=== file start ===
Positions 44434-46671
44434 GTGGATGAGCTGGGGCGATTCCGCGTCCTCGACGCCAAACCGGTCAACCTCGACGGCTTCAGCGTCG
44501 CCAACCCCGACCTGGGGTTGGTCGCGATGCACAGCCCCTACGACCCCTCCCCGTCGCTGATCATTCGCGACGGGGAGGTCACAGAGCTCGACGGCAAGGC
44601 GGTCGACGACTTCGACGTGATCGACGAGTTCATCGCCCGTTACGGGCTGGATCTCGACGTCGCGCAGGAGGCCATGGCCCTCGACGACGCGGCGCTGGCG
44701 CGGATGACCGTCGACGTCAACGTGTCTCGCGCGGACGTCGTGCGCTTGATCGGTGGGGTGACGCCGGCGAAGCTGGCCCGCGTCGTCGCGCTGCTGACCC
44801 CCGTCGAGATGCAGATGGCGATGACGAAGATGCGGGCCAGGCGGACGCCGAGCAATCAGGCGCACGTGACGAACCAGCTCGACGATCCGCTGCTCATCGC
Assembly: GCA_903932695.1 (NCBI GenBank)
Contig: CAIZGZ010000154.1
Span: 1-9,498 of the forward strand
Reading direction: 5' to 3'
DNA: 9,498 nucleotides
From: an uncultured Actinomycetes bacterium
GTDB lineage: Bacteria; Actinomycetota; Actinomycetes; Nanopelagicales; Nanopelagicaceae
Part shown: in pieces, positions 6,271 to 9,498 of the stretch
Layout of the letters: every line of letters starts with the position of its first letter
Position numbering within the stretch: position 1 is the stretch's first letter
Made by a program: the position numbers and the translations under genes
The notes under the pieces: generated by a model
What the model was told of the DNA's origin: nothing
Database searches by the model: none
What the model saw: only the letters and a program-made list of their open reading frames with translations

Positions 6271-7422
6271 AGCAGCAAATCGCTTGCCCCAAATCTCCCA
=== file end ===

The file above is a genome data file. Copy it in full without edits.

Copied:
Positions 44434-46671
44434 GTGGATGAGCTGGGGCGATTCCGCGTCCTCGACGCCAAACCGGTCAACCTCGACGGCTTCAGCGTCG
44501 CCAACCCCGACCTGGGGTTGGTCGCGATGCACAGCCCCTACGACCCCTCCCCGTCGCTGATCATTCGCGACGGGGAGGTCACAGAGCTCGACGGCAAGGC
44601 GGTCGACGACTTCGACGTGATCGACGAGTTCATCGCCCGTTACGGGCTGGATCTCGACGTCGCGCAGGAGGCCATGGCCCTCGACGACGCGGCGCTGGCG
44701 CGGATGACCGTCGACGTCAACGTGTCTCGCGCGGACGTCGTGCGCTTGATCGGTGGGGTGACGCCGGCGAAGCTGGCCCGCGTCGTCGCGCTGCTGACCC
44801 CCGTCGAGATGCAGATGGCGATGACGAAGATGCGGGCCAGGCGGACGCCGAGCAATCAGGCGCACGTGACGAACCAGCTCGACGATCCGCTGCTCATCGC
Assembly: GCA_903932695.1 (NCBI GenBank)
Contig: CAIZGZ010000154.1
Span: 1-9,498 of the forward strand
Reading direction: 5' to 3'
DNA: 9,498 nucleotides
From: an uncultured Actinomycetes bacterium
GTDB lineage: Bacteria; Actinomycetota; Actinomycetes; Nanopelagicales; Nanopelagicaceae
Part shown: in pieces, positions 6,271 to 9,498 of the stretch
Layout of the letters: every line of letters starts with the position of its first letter
Position numbering within the stretch: position 1 is the stretch's first letter
Made by a program: the position numbers and the translations under genes
The notes under the pieces: generated by a model
What the model was told of the DNA's origin: nothing
Database searches by the model: none
What the model saw: only the letters and a program-made list of their open reading frames with translations

Positions 6271-7422
6271 AGCAGCAAATCGCTTGCCCCAAATCTCCCA